Getting the Most Out of Every Drop
California’s almond farmers are committed to the responsible and efficient use of water, a precious and limited resource.
Over 90% of California almond farms are family farms,1 contributing substantially to the California economy and carefully managing their land so they can pass it down to their children and grandchildren. The California almond community takes a long-term view of success based on respect for the land and local communities.
Investing in Efficiency
The Almond Board of California began investing in research in 1982 to determine if a new irrigation method—microirrigation—could work in almond orchards. Previously farmers had flooded their fields or used large sprinklers. The results were positive and, by targeting water applications directly to the trees’ roots instead of uniformly across the field, farmers conserved water and created other operational efficiencies. Over the past two decades, California almond farmers have successfully reduced the amount of water used to grow a pound of almonds by 33 percent2 via improved production practices and adoption of efficient microirrigation technology.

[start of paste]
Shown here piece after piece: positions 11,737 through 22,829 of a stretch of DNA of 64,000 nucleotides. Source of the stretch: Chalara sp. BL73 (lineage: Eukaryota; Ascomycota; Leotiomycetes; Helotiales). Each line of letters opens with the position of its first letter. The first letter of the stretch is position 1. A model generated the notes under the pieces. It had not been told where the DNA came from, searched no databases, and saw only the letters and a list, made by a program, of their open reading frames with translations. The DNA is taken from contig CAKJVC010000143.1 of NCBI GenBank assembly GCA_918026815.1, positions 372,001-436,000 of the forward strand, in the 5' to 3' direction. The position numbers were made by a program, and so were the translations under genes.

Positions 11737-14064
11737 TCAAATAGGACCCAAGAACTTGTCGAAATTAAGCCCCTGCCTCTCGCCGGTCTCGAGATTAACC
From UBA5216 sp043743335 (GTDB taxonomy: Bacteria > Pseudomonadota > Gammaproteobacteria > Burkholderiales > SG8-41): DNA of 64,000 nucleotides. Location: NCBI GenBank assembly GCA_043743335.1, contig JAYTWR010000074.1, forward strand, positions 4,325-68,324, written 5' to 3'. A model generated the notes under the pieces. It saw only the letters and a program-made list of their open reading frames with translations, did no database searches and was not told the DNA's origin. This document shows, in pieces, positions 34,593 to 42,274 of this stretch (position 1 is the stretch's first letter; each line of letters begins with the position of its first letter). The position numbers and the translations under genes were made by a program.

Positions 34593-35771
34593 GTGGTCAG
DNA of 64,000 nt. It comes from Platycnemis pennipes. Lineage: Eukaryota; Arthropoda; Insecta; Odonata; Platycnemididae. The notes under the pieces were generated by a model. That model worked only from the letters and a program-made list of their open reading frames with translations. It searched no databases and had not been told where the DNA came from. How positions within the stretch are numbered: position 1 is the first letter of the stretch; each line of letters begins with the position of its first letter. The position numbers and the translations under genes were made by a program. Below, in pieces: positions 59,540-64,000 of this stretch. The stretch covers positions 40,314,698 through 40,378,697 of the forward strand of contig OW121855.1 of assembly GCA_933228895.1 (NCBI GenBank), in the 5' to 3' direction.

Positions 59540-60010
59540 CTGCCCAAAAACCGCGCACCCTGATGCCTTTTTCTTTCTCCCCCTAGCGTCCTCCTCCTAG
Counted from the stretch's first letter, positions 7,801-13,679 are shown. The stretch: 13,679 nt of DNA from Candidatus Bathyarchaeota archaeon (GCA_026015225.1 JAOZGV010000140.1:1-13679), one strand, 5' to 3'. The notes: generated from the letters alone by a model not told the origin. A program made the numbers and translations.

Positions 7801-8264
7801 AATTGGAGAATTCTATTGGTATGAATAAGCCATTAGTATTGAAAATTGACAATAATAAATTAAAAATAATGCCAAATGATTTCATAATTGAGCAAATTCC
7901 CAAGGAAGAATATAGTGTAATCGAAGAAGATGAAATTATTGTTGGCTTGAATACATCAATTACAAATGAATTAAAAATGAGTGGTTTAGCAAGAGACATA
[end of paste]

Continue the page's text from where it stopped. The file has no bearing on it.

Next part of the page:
But that’s not all. By 2025, the California almond community commits to reduce the amount of water to grow a pound of almonds by an additional 20 percent. While almond farmers have made strides in irrigation efficiency, further improvements are underway. The Almond Irrigation Improvement Continuum, created by irrigation experts, is a roadmap for California almond farmers to accelerate adoption of research-based, water-efficient practices and technology.
Source: Larry Schwankl, et al. Understanding Your Orchard’s Water Requirements. University of California, Division of Agriculture and Natural Resources. Publication 8212. February 2010.
Groundwater is a vital resource in California, held in underground aquifers that are collectively California’s largest water storage system. Groundwater is used to grow food and provide drinking water across the state.
To support water sustainability in California, almond farmers are exploring how California’s almond orchards can be leveraged to replenish this important resource. On-farm groundwater recharge applies excess winter floodwater to dormant orchards, allowing it to seep down and restore groundwater.
Preliminary analysis indicates 675,000 acres of California almond orchards have moderately good or better soil suitability for this practice3. Combined with access to excess stormwater in wet years, these farms would be good sites for replenishing underground aquifers.
1. United States Department of Agriculture. 2012 Agricultural Census.
2. University of California, 2010. Food and Agriculture Organization of the United Nations, 2012. Almond Board of California, 1990–94, 2000–14.
3. Land IQ. Groundwater Recharge Suitability Analysis. November 2015.